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My best advice

January 18, 2012

I’m participating in Mel’s Free Advice Day as an alternative to blacking out my blog in protest of SOPA and PIPA. But, because I’m a pedantic librarian type person, before I give you my advice, I want to give you some information on SOPA, because I think it could be very damaging, to the internet at large and also to this particular corner of it that has saved my sanity.

Wikipedia has a very good overview: http://en.wikipedia.org/wiki/Wikipedia:SOPA_initiative/Learn_more. They explain quite well how devastating it could be for web site owners to be legally responsible for policing content, for search engines to block blacklisted (or potentially blacklisted) sites from searches, of the ways that these pieces of legislation will damage the effectiveness and stability of the internet while making adding content to the internet scarier, less collaborative, and more difficult. For a more personal look at all of this, Shreve Stockton’s brief but poignant explanation of how SOPA would have affected her blog, writing, and life, is worth reading and can be found up over at The Daily Coyote.

For my part, well, I hate to think about what would have happened to me if I hadn’t been able to read blogs from around the world – the people and support that would have been lost to me. I wonder if glow in the woods would have been available to us under SOPA and PIPA. I wouldn’t have been able to write so freely about my boy. I wouldn’t have felt so supported. I wouldn’t have met all of you.

What to do? If you’re a U.S. citizen, call or email your representatives. Wikipedia makes this easy: http://en.wikipedia.org/wiki/Special:CongressLookup. Calling is more effective, but if you have a longstanding fear of telephones like I do, know that emailing makes a difference, too.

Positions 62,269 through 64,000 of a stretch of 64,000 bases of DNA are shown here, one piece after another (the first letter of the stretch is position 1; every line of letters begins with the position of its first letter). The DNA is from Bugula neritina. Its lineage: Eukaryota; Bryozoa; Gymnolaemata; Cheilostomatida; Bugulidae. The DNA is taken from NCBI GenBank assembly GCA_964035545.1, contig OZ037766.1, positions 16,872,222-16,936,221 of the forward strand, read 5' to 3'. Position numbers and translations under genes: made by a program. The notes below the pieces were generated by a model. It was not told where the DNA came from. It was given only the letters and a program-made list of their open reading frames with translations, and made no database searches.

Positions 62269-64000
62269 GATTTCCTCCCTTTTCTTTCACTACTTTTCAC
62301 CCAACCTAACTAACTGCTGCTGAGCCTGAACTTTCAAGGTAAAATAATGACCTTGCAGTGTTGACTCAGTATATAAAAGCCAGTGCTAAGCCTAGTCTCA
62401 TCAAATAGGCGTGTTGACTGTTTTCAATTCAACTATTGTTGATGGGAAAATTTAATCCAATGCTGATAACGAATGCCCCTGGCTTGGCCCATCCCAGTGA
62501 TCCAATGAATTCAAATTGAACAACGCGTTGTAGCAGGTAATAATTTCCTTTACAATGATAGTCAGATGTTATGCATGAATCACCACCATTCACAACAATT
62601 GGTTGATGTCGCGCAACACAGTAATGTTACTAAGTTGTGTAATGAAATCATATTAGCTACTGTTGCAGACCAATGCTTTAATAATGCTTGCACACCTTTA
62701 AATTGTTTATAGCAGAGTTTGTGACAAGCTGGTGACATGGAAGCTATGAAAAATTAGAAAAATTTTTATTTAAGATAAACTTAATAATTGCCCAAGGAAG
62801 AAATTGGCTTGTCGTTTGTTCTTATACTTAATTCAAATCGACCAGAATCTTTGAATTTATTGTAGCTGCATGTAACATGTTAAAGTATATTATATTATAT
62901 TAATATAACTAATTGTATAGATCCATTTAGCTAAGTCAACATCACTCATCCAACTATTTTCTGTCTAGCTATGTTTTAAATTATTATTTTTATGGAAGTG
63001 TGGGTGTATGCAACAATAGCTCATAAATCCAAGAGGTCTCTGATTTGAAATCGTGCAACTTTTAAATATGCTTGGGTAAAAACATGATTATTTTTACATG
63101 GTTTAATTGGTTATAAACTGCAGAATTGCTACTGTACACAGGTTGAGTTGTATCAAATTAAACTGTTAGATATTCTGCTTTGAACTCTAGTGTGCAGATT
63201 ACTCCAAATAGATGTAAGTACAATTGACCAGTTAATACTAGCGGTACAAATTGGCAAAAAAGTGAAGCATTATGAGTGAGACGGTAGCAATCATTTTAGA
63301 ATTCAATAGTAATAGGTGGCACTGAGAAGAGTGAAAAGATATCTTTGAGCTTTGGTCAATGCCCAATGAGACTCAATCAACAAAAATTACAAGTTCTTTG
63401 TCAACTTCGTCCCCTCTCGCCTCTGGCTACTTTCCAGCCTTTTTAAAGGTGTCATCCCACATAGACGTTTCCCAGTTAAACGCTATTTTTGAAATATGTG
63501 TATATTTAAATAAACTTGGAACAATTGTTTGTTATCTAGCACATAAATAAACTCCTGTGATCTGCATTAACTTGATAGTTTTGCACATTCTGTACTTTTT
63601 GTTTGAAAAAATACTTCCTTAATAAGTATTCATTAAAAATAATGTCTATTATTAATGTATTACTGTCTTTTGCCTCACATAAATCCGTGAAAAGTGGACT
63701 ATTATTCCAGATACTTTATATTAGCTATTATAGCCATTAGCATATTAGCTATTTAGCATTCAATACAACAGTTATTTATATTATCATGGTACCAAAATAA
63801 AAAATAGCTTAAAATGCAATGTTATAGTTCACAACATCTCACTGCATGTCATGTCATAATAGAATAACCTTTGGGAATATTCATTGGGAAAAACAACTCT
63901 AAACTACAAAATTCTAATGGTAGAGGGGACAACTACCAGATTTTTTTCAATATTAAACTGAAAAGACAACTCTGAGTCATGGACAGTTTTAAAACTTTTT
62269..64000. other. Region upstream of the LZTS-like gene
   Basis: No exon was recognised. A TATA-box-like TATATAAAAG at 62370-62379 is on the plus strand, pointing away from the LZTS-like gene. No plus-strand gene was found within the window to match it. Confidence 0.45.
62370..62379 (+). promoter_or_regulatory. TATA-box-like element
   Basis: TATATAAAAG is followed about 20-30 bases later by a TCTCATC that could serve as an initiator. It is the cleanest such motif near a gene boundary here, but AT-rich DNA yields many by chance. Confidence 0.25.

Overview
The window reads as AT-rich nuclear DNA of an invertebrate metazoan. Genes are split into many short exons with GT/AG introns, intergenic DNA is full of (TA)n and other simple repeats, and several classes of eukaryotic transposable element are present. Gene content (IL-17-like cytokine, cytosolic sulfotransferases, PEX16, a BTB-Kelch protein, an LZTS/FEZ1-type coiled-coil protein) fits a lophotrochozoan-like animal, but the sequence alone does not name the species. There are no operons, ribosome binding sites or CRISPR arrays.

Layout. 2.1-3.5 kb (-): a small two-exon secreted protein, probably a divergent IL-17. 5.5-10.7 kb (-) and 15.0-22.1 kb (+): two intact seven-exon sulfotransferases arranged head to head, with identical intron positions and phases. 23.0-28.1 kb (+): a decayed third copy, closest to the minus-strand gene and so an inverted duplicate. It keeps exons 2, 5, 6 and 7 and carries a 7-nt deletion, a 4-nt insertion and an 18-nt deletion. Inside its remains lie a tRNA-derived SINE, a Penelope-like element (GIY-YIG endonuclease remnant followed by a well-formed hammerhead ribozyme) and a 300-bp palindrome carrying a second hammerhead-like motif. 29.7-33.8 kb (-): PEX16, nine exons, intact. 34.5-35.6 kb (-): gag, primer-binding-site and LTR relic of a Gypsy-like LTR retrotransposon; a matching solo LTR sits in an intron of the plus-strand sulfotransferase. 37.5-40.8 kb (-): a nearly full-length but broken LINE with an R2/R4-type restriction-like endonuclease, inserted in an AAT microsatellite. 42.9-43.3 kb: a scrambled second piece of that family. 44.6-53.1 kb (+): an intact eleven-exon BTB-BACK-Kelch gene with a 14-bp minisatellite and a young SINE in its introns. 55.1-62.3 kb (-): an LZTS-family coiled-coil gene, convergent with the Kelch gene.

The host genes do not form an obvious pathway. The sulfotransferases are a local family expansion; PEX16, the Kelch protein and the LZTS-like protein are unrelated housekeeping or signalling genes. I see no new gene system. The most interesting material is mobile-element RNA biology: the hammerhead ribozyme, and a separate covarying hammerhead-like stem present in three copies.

And now for the best advice I have:

Like what you like.

The world is full of people telling us what we should like, what is beautiful, what is worthy, what is noteworthy. And in many respects, these messages are good things; they help us to situate ourselves in the world and they help us discover new and wonderful things. I notice this especially in the world of literature, where awards often lead to increased exposure and recognition for deserving authors and books.

Where this becomes problematic is where all of these messages about what is good, about what we should like, make us feel like there’s something wrong with us if we don’t like the Mann Booker prize winner, or don’t have the supermodel body, or don’t enjoy the beluga caviar. I used to make covers out of wrapping paper for the novels I loved to read on the bus. “Moby Dick,” I would write on the outside, and on the inside would be the latest Laurel K. Hamilton novel, full of vampires, were-things, and improbable sex. I loved those books even though I didn’t want to. I felt like I should be loving literary giants instead. It took me a long time to realize that loving genre fiction doesn’t mean I’m unintelligent or uninteresting.

After Teddy died, I no longer had the emotional energy to pretend. When my heart was full of aching void and each day seemed to drag on gray and dull and sad, books gave me some ease and comfort and relief. I read what I wanted and needed to read. I read to take me out of myself and to find new perspectives. I read to remember that laughter was possible. I’m much better at liking what I like now, especially when it comes to books. I will never consider this a silver lining, but it’s something I learned,  something I learned that doesn’t completely suck. And now I’ve re-discovered romance novels and unashamedly read them. I read fiction written for adolescents and enjoy it whole-heartedly. I read other things, too, but I will never again pretend that I only read great works of literature. I respect Saul Bellow and Faulkner, but I’ll never love them as I do Robin McKinley.